CPU 302 is a processing unit that polls and collects statistical information by reading (“stats”) in stats memory 310 for each connection of line card 102. CPU 302 may include its own counters or adders to count the polled or collected stats from stats memory 310. For one embodiment, CPU 302 has internal counters that are wider than adder 314 for stats collection module 206. For example, the internal counters for CPU 302 may be 64 bit counters and adder 314 may be a 32-bit counter. As such, CPU 302 may maintain a larger stat count than adder 314. CPU 302 may store polled and collected stats in CPU memory 318. CPU memory 318 may be located within CPU 302 or outside of CPU 302.
For one embodiment, CPU 302 may poll each stat in stats memory 310 at regular intervals to collect the stats for each connection, but may poll stats for the connections out of order based on a received interrupt from FIFO control unit 308 via interrupt signal line 306. For example, in one implementation, CPU 302 collects stats based on adder 314 being below or greater than or equal to a threshold. That is, if CPU 302 was polling or collecting statistics for connections at regular time intervals and stat 312 is incremented by adder 314 to produce a result that is greater than or equal to a threshold, FIFO control unit 308 would send an interrupt to CPU 302. CPU 302 would then read LCI, from FIFO buffer 304 and retrieve all the stats related to LCI1 from stats memory 310 before polling or collecting stats for other connections.
Thus, CPU 302 will poll stats for high traffic connections more quickly than for low traffic connections, which prevents collecting unreliable and inaccurate stats. As such, CPU 302 can poll at a rate necessary for low traffic connections.
The exemplary operations for the exemplary stats collection architecture 206 will now be described with reference to
As such, stats may reach, for example, a 75% maximum count value threshold. Such a priority scheme allows these stats to be serviced ahead of stats that are between one half and three quarters of their full count.
At operation 410, FIFO control unit 308 then sends an interrupt signal on interrupt signal line 306 to CPU 302. The interrupt signal informs CPU 302 that a count value for adder 314 is greater than or equal to the threshold and the incremented stat is considered a “high priority” stat. This operation relates to operation 422 of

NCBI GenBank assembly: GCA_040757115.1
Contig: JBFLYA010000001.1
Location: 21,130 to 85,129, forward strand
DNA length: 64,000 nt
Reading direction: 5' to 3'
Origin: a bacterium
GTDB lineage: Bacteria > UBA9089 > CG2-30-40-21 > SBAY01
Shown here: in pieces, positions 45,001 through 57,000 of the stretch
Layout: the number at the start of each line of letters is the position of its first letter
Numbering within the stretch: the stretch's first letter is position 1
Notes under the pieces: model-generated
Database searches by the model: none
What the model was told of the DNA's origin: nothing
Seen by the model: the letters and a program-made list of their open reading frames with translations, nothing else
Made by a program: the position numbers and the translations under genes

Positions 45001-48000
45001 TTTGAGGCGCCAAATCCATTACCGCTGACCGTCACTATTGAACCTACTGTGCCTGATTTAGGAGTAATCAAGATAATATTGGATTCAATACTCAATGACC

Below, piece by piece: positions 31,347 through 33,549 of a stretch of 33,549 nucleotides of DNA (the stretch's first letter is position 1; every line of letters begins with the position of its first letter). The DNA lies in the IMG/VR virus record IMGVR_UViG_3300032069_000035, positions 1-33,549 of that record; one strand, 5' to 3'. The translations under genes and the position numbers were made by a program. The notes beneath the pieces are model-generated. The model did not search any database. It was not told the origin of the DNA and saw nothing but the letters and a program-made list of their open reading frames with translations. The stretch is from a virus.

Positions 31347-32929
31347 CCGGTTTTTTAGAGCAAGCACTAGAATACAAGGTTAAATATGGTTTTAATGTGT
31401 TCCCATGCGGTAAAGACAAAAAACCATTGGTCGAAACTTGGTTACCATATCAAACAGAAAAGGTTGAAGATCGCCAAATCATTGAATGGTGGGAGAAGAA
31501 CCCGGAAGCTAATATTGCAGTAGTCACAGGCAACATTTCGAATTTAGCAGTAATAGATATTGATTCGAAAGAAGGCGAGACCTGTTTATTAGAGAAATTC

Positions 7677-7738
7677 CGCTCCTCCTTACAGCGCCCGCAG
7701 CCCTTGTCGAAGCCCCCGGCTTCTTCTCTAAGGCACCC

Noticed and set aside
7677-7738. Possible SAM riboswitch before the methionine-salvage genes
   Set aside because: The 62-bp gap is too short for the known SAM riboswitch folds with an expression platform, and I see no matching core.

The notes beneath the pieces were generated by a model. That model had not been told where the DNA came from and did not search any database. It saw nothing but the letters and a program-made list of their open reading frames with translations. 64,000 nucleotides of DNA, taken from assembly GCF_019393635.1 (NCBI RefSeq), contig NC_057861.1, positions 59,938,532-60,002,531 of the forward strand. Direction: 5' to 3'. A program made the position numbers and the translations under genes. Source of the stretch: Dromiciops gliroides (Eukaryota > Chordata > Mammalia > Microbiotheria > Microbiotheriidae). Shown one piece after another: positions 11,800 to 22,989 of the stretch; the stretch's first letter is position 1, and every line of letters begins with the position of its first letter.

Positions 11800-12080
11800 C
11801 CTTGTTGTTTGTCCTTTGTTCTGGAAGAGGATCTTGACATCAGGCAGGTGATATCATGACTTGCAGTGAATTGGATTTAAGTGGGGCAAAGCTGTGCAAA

Thus, a high priority interrupt operation for determining high priority and low priority stats has been described, which is used in polling and collecting stats.
Prior to operation 422, CPU 302 may poll each stat in stats memory 310 in regular time intervals. CPU 302, however, may poll and collect high priority stats before polling other low priority stats. Such an operation will now be described below.
At operation 424, if CPU 302 does not determine that there is a high priority stat, CPU 302 will poll stats at regular intervals or use low priority LCIs to poll a stat in stats memory 310. A low priority LCI relates to a connection having a count value below a threshold. For example, if the threshold is 50% of a maximum count value for an adder, CPU 302 can poll stats for connections in regular time intervals having a corresponding adder, which has a count value below the threshold.
At operation 426, if there is a high priority stat (i.e., a stat related to an adder having a count value greater than or equal to a threshold), CPU 302 retrieves a LCI from FIFO buffer 304, which stores LCIs for high priority stats.
At operation 428, CPU 302 will then read or (“collect”) all stats related to the retrieved LCI from FIFO buffer 304, which is related to the high priority stat. CPU 302 will then store the collected stat in CPU memory 318. For example, if stat 312 was a high priority stat that caused an interrupt its corresponding LCI to be stored in FIFO buffer 304 as LCI1, CPU 302 will read LCI1 and retrieve next stat 312 corresponding to LCI1. Operation 420 then loops back to operation 422 and repeats the above operation.
Thus, an improved polling operation for collecting stats has been described by polling high priority stats before low priority stats.
At operation 502, statistics are counted for a plurality of connections. For example, a plurality of adders (i.e., adder 314) may count simultaneously statistics for a plurality of connections.
At operation 504, a determination is made to determine if a count value for each of the connections is greater than or equal to a threshold. For example, adder 314 may be a 32-bit counter and if its count value is equal to or above 0x80000000 it will store the LCI for that stat (i.e., stat 312) associated with adder 314 in FIFO buffer 304. If no adder is equal to or above the threshold, operation 500 continues at operation 502.